... to write is to make oneself the echo of what
cannot cease speaking. -- Maurice Blanchot


  Welcome to Public Domain’s newest publishing venture: fort?/DA!

Strictly speaking, Freud’s observation in “Beyond The Pleasure Principle,” of the child’s tossing of objects (shouting, Freud thought, ‘FORT!’ or gone in German) and subsequent reeling back in (‘da ‘, or there), becomes problematized at the beginning of the twenty first century. One does not need Freud to know that objects (and subjects) thrown out may or may not find their way back — and if they do come back it is often in the guise of a haunting (if it makes you feel better, you may call it an ‘effect’). This playful sending out and receiving back, or not, or in a burnished form, marks a new, apparently gravity-free stage of history, where even the fundaments may return eventually, even continually, perhaps heralding ( as a purported non-appearance) some form of the Eternal Return, much feared/beloved by Nietzsche. But if so, all appears in that tight nexus that Benjamin examined in the aura, a simultaneous mixture of the very distant within the very near, a glamour which refuses to go away and perhaps bewitches to a greater extent than ever before but hidden, exerting subterranean pulls within the flows of our machines.

But what is ‘writing’ if not the pulsations of these powerful flows and folds of temporality and spatiality, writing forming the liminality and false intimacy of a Mobius strip, forever stitching along the border of inside and outside, nearest and furthest, object and subject, and all the other metaphysical dyads that have whirled through the human mind probably from the beginning of the time when there began to be such a thing as the human mind.

There, in that problematic — fascinating, fabulous, dead yet undying –stroke between, there is where this new/old venture resides, the skototropic surplus mass that can never be fully moved past the stroke . . . and yet never fully assimilated.

There, write there.

from Anomolous Propagatiom, collected essays

“Perhaps these ‘forbidden games’ make up an autonomous system that, from a semiotic psychoanalytical point of view, inspires in the text a ‘diabolical’ uncanniness, the current equivalent to the question that had formerly been asked by a possessed women from depths forever inaccessible to us. As such, something of the interrogation she formerly opened never ceases to be diabolical.”

Michel de Certeau, Discourses Disturbed: The Sorcerer’s Speech

from back cover, Bad Infinity:

“These texts were all written within the last five years (with one exception, Portal), all suffering from the fate of words as talismans, hoaxery, buffoonery, perpetual failures now: bits of flotsam and jetsam left alongside the informational highway; an occasional installation, a call for submissions, online jabberwocky, things that look like poetry but are merely intimations of such, family album mixing with a quantum flux in search of some small crack, some glimmer, any glimmer of some bottomless crevice which opens out at the bottom but, nevertheless always turn out badly, truncated, counted to death, eviscerated and yet palimpsified, nothing ever quite going away permanently.”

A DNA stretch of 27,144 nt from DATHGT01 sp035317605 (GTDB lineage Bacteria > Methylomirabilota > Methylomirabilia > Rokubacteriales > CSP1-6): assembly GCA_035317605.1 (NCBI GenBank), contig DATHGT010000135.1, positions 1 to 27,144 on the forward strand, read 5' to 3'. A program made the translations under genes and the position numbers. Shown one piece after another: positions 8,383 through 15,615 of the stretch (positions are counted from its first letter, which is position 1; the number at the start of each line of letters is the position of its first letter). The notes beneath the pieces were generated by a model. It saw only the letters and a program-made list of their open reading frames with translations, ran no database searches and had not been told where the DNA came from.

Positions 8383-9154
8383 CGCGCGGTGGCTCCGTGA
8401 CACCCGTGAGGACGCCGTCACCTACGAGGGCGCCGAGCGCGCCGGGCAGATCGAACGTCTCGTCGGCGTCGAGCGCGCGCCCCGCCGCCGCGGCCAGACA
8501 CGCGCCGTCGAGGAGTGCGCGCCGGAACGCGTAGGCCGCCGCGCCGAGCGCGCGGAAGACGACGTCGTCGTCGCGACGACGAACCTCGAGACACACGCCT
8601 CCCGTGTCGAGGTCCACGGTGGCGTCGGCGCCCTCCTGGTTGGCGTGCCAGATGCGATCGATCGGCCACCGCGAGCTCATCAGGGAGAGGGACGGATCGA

Fehta Murghana

$10.00 B/W

$46.50 Color

Metaphysical in Mississippi

Third volume in the trilogy which includes Bad Infinity and Anomalous Propagation

This is the floating debris, jettisoned and sunk, flotsam and jetsam of a six-year period of sequestration. It forms an interregnum, or better yet, a fainting away, a syncope, a pause, or swoon, during which time half-digested bits and pieces of thought and reflection make brief appearances only to fade back into the void, often tongue-tied and stuttering, relapsing from academic to demotic to speaking in tongues. One must see to read through the stammering notes on loss and exile t o the notes on the uncanny substrate, the simultaneous forces of compression and distention where ‘high’ thought and its necessary (and banal) shadow of the ‘ordinary’ co-exist in this dropped-out space of the ‘hut mind,’ a perennial possibility (but certainly for most, not a necessity, perhaps even a hindrance).

Robert Cheatham

from back cover, . . . Close To Impenetrable:

” The children eventually abandon the parents and leave with the aliens, having crossed a boundary condition that was unseen and unreadable by the parents. Not mutation or mediation but rather abandonment would seem to be the governing motif of all forms of modernity, including the form which has apparently embraced its abandonment, postmodernity. This leave-taking seems to always be accompanied by unreadability as a threshold condition and liminal state.”


The selection of books above are from the larger collection available for purchase at     We would like to thank Lulu for the convenience to our customers of their Publishing On Demand (P.O.D.) service.

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fort?/DA! is a division of Public Domain, Inc., a nonprofit organization devoted to examining the nexus between art, theory, community, and technology.